‘Make hay while sun shines’ seems to be the driving force for Indian cricketers when it comes to achieving off-the-field demands.  They leave no opportunity to take advantage of the demi-god adulation they enjoy in a cricket-obsessed nation.  It is apparently this trait that runs through the players, with the big guns upping their stakes by several notches.

In a world where the players are contractually classified according to their standing in terms of seniority and professional utility, it is quite normal that the pay structure will be of varying proportions. However, the fact also remains that Indian cricketers are paid handsomely when compared to those representing the country in any other discipline. Pay checks and ridiculously high emoluments, notwithstanding, their greed gets implemented as and when they raise pitch for an increase in salaries.

A classic instance is the one that was arrived at by the Committee of Administrators (CoA) members, who had no trouble in yielding to the pressure and succumbing to each demand that was put forth by Team India representatives, Mahendra Singh Dhoni and Virat Kohli in New Delhi on Thursday.

They were like Union leaders brokering a deal with the managements. Of course, unlike what happens when unions serve strike notices and get rejected, here the cricketers will smile all the way to bank having scored a massive win. One does not know why and how the CoA sees merit in such ludicrous demands when the fact of the matter is that the players were given a decent hike in March of this year.  It was a windfall for 32 centrally contracted players with Kohli and Dhoni in the Rs 2 crore Grade ‘A’ bracket along with five others and that too with a retrospective effect. As if this was not enough, Kohli sought a cool 150 per cent hike.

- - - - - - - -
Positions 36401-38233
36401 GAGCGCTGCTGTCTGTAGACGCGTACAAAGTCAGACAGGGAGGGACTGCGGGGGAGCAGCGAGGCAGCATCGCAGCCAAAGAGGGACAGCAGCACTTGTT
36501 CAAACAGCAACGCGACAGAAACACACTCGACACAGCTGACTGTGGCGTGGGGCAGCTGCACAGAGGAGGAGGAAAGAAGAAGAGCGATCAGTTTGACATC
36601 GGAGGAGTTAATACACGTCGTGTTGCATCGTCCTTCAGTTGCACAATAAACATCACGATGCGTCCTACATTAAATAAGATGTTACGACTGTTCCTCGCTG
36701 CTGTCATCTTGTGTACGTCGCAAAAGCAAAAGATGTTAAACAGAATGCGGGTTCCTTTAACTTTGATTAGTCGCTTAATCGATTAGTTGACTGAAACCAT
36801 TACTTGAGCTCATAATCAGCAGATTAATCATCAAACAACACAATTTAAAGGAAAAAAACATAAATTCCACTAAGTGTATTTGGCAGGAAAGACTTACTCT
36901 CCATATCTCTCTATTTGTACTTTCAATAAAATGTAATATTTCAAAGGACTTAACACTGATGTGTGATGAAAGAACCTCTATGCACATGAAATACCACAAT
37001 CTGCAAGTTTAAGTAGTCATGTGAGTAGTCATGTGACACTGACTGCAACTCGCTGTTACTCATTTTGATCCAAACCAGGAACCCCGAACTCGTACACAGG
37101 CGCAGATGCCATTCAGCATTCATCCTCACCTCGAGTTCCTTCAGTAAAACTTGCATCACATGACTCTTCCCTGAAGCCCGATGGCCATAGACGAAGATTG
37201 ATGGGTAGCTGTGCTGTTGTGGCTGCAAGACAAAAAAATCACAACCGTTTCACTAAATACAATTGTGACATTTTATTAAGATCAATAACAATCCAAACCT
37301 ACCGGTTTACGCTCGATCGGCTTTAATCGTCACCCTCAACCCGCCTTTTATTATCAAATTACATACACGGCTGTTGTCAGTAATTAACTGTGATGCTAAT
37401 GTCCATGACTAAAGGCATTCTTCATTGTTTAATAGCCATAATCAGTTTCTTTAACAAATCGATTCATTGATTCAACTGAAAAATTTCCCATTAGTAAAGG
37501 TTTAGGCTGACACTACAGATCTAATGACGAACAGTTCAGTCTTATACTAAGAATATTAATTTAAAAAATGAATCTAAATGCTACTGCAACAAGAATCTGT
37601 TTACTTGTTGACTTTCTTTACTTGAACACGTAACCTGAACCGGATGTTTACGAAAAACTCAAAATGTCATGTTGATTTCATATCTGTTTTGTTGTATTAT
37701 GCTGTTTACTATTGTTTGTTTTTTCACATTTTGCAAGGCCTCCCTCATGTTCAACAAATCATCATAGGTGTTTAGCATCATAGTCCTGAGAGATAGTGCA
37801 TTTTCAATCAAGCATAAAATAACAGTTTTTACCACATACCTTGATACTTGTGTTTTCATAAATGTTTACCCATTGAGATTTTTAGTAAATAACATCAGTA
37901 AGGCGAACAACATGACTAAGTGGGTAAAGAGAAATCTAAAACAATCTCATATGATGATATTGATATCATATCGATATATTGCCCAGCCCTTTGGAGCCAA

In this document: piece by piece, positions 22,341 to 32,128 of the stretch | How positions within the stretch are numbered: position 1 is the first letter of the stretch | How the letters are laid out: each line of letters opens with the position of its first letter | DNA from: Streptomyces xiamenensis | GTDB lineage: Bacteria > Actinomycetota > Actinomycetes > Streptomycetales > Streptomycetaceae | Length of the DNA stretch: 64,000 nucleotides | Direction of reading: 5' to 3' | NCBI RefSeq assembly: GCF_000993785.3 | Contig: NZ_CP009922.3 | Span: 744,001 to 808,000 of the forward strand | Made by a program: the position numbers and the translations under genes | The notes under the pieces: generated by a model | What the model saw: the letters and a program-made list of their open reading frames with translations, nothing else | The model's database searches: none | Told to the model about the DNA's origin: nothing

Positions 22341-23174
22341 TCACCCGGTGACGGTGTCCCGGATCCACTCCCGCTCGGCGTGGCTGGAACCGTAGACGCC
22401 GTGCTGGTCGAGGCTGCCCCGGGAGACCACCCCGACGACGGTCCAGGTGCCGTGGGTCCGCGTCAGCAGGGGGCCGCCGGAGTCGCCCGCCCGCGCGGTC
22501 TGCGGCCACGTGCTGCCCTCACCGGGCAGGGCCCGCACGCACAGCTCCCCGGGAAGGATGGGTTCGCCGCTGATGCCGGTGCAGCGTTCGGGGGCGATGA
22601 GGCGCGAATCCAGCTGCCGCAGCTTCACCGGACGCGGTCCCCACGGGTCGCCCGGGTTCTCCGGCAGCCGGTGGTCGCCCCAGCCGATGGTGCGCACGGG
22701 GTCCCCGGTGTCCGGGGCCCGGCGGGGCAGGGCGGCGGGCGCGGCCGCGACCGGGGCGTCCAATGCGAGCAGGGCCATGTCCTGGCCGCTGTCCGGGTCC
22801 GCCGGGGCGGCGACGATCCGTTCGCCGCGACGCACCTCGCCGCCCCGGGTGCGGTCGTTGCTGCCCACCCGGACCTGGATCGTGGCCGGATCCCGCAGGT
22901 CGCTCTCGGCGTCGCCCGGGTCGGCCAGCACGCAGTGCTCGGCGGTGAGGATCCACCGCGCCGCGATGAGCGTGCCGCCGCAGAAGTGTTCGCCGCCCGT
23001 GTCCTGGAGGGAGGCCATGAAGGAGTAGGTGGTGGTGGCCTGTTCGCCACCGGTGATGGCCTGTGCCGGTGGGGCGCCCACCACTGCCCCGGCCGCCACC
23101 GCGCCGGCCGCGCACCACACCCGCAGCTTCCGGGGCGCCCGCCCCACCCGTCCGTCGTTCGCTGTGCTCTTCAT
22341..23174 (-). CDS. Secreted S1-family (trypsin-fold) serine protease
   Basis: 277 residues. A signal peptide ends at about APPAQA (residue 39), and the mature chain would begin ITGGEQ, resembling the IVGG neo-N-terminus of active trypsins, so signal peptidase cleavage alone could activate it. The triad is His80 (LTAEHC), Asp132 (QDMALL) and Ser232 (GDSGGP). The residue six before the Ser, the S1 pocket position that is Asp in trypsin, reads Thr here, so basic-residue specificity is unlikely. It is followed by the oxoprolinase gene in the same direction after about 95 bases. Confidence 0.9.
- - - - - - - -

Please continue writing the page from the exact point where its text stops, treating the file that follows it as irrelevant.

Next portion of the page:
His arguments were that the BCCI is the world’s richest cricket body and that the wages they draw was way below that commanded by cricketers in the England, Australia and South Africa. It is tad deplorable that the administrators are falling to such blackmail tactics, time and again. One should not forget that despite being down in the dumps, the West Indies Cricket Board never wilted to the demands of Chris Gayle, a mercurial match-winner next only to Brian Lara.

When players joined the Packer circus and Mike Gatting led a team to the outcast South Africa during the days of Apartheid, they were all banned. A change of heart came later but the boards did take the gamble of playing with second-rung players. The game survived and the show went on. Why should the BCCI or the CoA bow down to pressure tactics? When the Indian Cricket League (ICL) bandwagon including Kapil Dev could be isolated, why not the current crop of blue-eyed boys seeking hefty hikes? It is merely their way of demanding their ounce of flesh as a means to exploit the winning tempo Team India is maintaining.  Lest one forgets, no player is greater than the game itself.